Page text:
Educators School Safety Network says it recorded about 50 threats a day on average since the shooting at Marjory Stoneman Douglas High School, where 17 people were killed.

Threats have been made against schools throughout Pennsylvania, including several in the midstate.  Schools in the Central York District in York County were closed most of this week after threats were made.  Harrisburg schools are closed Friday after a threat.  Rumors of threats spread in adjoining and other schools too.  Arrests have been made in a few of the cases.  Many worried parents have decided not to send their kids to school.

Are these threats the work of copycats or are educators, parents and police more focused on the threats since the Florida shooting?

WITF’s Brett Sholtis has reported on the threats made to schools this week and joins us on Friday’s Smart Talk.

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Brett Sholtis, Transforming Health Reporter

Also, on a much happier note, the Central Pennsylvania Spelling Bee is set for this weekend at WITF’s Public Media Center.  On Friday’s Smart Talk, Host Scott LaMar, Witf’s Capitol Bureau Chief Katie Meyer, All things Considered host Rachel McDevitt and audio engineer and WITF Music producer Joe Ulrich take a shot at spelling and show just how smart the young spellers are.

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Joe Ulrich, Katie Meyer, Rachel McDevitt

GOP challenge to the Congressional Map

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2018 Congressional Map approved by PA Supreme Court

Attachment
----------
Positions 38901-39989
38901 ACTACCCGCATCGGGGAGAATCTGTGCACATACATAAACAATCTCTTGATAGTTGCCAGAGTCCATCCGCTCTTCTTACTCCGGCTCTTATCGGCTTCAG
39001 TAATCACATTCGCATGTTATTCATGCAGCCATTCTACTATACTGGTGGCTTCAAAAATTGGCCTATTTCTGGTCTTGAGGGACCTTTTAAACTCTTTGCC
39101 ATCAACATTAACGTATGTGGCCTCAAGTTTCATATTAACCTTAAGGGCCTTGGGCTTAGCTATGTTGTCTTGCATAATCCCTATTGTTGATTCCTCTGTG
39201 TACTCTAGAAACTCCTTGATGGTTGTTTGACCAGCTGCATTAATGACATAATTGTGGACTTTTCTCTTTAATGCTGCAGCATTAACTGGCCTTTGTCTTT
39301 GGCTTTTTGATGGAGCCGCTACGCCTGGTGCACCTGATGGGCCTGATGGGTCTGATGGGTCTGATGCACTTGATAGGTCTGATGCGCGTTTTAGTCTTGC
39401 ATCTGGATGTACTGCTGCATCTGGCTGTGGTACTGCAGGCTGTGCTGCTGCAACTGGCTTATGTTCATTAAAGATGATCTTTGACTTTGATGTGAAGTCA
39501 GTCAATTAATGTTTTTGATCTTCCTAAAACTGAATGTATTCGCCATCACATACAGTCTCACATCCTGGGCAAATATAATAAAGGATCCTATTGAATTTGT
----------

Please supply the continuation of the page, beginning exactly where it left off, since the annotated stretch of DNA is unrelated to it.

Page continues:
What to look for on Smart Talk Thursday, February 22, 2018:

Republican legislative leaders have requested a stay from the U.S. Supreme Court, saying the Pennsylvania Supreme Court overstepped its authority when it adopted its own map for the state’s Congressional district boundaries earlier this week. Read more about it here.  

Republicans claim the Pennsylvania Supreme Court usurped a Constitutional responsibility of the legislature when it created its own map.

The new congressional map overhauls a Republican-drawn map in 2011 widely viewed as among the nation’s most gerrymandered.

Republicans argue the new map now tips the scale in favor of Democrats and has created “chaos and confusion” ahead of the May 15 primary election.

Other organizations are also speaking out about the new map. Minority advocacy groups are concerned the new plan may dilute votes from black communities.

WITF’s Capitol Bureau Chief Katie Meyer and WITF Keystone Crossroads reporter Emily Previti appear on Thursdays Smart Talk to break down this issue and discuss the GOP legal challenge.

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 WITF Keystone Crossroads reporter Emily Previti and WITF’s Capitol Bureau Chief Katie Meyer

We also hear from Micah Sims, Executive Director of the good government group Common Cause Pennsylvania.

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Micah Sims